Amid a highly constructive risk backdrop – floated on hopes of massive Democratic dirigible stimulus air balloons – advances on US stocks appear to have reached a mini cyclical fatigue point, exacerbated by reports that China is implementing more mobility restrictions into the Chinese New Year holiday.
Restricting travel ahead of the Chinese New Year holiday to persons acquiring a negative Covid-19 test card underscores the severity of the recent uptick in infection number in the world’s second-largest economy.
On the flip side, mega-cap tech and the "stay at home" basket is acting better again with investors easing back into the comfort of their cushiony living room recliner, recognizing their reopening optimism could still run into an extended period of turbulence. Netflix is the ultimate stay-at-home bellwether and, unsurprisingly, it seems lockdowns and TV go hand in hand. Overall, it looks a bit quieter as the focus shifts to earnings with two hectic weeks ahead.
The lockdown in China has understandably raised some concerns among investors who, after a slow start to the global vaccine rollout, are debating how quickly economies can vaccinate the most vulnerable and start returning to business as usual. The pace of vaccination may ultimately be the key driver for risk markets throughout 2021.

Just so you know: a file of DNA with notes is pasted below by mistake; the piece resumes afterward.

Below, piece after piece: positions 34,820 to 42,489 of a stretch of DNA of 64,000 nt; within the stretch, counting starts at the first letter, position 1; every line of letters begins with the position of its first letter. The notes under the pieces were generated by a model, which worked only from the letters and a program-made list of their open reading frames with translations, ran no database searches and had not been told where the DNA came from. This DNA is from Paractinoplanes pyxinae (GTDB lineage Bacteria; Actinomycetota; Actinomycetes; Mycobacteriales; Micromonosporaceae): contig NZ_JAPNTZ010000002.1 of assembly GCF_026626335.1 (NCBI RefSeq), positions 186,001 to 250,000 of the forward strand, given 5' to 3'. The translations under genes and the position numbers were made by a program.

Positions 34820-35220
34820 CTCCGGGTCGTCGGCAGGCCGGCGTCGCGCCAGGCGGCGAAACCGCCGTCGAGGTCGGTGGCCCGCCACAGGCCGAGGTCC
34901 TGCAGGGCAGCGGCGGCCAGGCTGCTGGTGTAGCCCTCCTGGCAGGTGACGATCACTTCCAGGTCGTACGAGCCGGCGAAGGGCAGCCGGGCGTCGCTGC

Investors remain precariously perched on the vaccine front while optimistically hoping for a "heralds of Spring" type reopening. If the vaccination rollout remains on cue, governments are likely to start lifting economic and life restrictions once the most vulnerable 20-25% of the population are vaccinated during Spring; at that point, hospitalizations and fatalities should drop dramatically.
The current US pace of over 800k doses administered per day is on track to reach 15m+ vaccinated in January, though that’s well below the original government estimates. US states have issued just 40% of the allocated supply. The current number of assigned US doses points to the potential for the pace to double, though bottlenecks remain; the hope is that the Biden administration might diffuse the traffic jam with better logistical coordination.
Without question, Europe's major economies are struggling in stormy seas. The ECB’s "compass and anchor" approach leaves investors frustrated, expecting more financial precision if not flat out dovish guidance from Europe's central bank.
Oil struggled somewhat and failed to move convincingly higher overnight, despite a lower dollar.